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Discussion Starter · #1 ·
Info:
ADA 60cm (60 x 30 x 36)
Eheim 2217
Jalli 2x 55 w PC
-Currently, Lighting 8 hours @ half light, 2 hours @ full light
Pressurized CO2, Diffuser

ADA Aquasoil Amazonia (previously used)
Decorative White Sand
Lava rock
Drift Wood (Not sure what type, was purchased at Aqua Forest in Shinjuku)

Java Fern "needle leaf"
X-Mas Moss
Crypt (wendtii?)
Rotala rotundifolia "green"
Bolbitis (just rhyzomes so that I can get new, smaller leaves)

8 Harlequin Tetras



This was 3 weeks ago. Will post more recent photos soon. :)

Sono Tsuduki:





 

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Wow Steven! The new tank is looking great! I love your work and this looks like it will not disappoint. What was your inspiration?
 

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Discussion Starter · #3 ·
Thanks Ajroyu. =) I am trying to imitate a mangrove forest area. I know this is almost funny in a way since there are people who keep real mangroves in their aquariums but, I want to try to create something similar to the impression of the larger forest. I also felt like doing something very simple on the stem side. This is just Rotala rotundifolia "green." I can't help feel like something's missing visually right now, but I'm hoping that the rotalas are that missing element. :)
 

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I really love the effect of the overhanging branches on the right side of the scape. If anything was missing visually... I'd say its the driftwood on the left. However, I feel that once the stems thicken out above the branch it will look awesome! That driftwood looks to have gained a lot of character since its been in the water!

Excited to see how it turns out! Good luck
 

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Discussion Starter · #6 ·
Ajroy-- I also feel that the left side has some weakness to it, probably because I was originally planning for a one-sided layout, not two, and I bought the pieces of wood with that in mind. Actually the pieces on the far right were bought on a different occasion than the ones middle/left, and I think you can tell they look to be slightly different types of wood.

All the wood was bought at Aquaforest in Tokyo (not affiliated with California apparently), but while the pieces on the right were bought last summer, the others were bought during a more recent trip this last January, so I didn't have the older pieces to compare when I bought the newer ones.

That said, I think with a bit of water log, you can't tell all that well, and hopefully I can get these all to visually balance. I am hoping that as the rotala grows in the two sides will feel like they come together better.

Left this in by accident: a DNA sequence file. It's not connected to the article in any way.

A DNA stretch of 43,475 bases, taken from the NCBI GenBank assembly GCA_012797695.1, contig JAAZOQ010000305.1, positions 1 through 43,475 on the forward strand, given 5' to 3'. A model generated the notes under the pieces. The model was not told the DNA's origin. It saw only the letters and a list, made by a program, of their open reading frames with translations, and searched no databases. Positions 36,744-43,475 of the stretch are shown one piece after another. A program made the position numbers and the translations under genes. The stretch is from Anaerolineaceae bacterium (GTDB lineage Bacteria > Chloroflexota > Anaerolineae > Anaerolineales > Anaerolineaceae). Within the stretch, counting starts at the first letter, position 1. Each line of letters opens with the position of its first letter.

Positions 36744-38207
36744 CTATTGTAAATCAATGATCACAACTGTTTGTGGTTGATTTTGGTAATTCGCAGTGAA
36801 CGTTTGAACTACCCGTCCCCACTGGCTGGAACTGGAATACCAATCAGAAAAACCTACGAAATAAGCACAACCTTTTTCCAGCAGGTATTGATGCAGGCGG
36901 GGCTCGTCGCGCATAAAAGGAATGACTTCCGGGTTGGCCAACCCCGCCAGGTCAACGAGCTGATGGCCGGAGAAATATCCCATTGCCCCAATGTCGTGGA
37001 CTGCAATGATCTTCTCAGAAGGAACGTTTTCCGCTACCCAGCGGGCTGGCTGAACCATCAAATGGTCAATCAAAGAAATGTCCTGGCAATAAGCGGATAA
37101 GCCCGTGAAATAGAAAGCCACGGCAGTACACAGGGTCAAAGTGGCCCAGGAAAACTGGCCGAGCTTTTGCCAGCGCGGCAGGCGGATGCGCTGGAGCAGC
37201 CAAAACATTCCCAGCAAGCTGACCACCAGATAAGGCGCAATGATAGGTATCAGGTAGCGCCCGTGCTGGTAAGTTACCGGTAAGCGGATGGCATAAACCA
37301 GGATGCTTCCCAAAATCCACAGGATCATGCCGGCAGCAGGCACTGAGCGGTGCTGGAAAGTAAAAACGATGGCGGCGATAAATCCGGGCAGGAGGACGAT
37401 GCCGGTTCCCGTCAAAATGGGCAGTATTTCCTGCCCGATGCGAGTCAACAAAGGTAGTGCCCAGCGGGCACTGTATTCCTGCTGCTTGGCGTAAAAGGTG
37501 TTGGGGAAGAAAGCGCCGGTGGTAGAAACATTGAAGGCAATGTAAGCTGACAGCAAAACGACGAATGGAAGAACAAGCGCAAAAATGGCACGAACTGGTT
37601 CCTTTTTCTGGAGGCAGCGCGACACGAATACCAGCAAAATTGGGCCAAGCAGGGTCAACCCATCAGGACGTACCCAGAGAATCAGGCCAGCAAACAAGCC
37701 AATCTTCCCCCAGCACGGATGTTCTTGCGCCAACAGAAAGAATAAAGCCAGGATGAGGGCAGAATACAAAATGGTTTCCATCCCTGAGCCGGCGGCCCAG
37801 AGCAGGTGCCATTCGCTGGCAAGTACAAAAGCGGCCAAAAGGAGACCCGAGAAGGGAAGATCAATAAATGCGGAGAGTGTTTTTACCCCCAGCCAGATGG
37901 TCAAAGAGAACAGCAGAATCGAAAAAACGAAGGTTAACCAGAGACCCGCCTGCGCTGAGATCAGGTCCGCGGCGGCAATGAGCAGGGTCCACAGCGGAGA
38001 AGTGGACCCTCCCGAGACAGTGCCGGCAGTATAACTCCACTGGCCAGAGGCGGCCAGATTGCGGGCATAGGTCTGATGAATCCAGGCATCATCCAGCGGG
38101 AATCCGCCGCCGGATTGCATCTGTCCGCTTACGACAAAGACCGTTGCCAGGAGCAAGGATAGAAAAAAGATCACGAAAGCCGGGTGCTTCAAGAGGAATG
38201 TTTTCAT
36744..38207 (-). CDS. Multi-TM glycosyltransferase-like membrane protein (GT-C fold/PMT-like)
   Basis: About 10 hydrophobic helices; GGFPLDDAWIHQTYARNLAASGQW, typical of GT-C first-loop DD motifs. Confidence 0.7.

Quetzal--no, just a plain sand-cover. :) there will be some Christmas moss growing out over the sand though I hope.
 

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Very interesting and unique layout. I'm curious to see how it all pulls together in the end. With your selection in plants I would think this aquascape would keep form for some time.
 

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Discussion Starter · #9 ·
@Hedson-- Thank you! I am feeling very complimented, and feel free to call me Esteban, because that is too cool even though I don't speak any spanish. :D

@jciotti-- I'll keep you guys in touch! Yeah, it's pretty low maintenance here. :D
 

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I would think you would have to stay low maintenance with all that you have going on any way.

I know it can be a lot to keep up with multiple aquariums no matter how small.
 

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Looks great! Very natural. I am curious why you seem to have to little algae with relatively low plant mass. Did you adjust the photoperiod to compensate?
 

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Discussion Starter · #13 ·
I've started getting a bit of algae actually, but only recently. Yes, I too was concerned about a relatively low plant-mass. I think I have a few things going in my favor:

-Relatively low amount of nutrient substrate (aquasoil)
-Aquasoil used was from a previous layout, so it's in a much later period of its nutrient-releasing cycle than fresh Aquasoil.
-Used Aquasoil already has well-developed bacterial colonies coming into play.

In regards to substrate, I purposefully tried to reduce its impact knowing I have a low plant mass for a new tank.

-Lighting is 8 hours
-I'm running only half-lighting for all but the middle 2 hours
 
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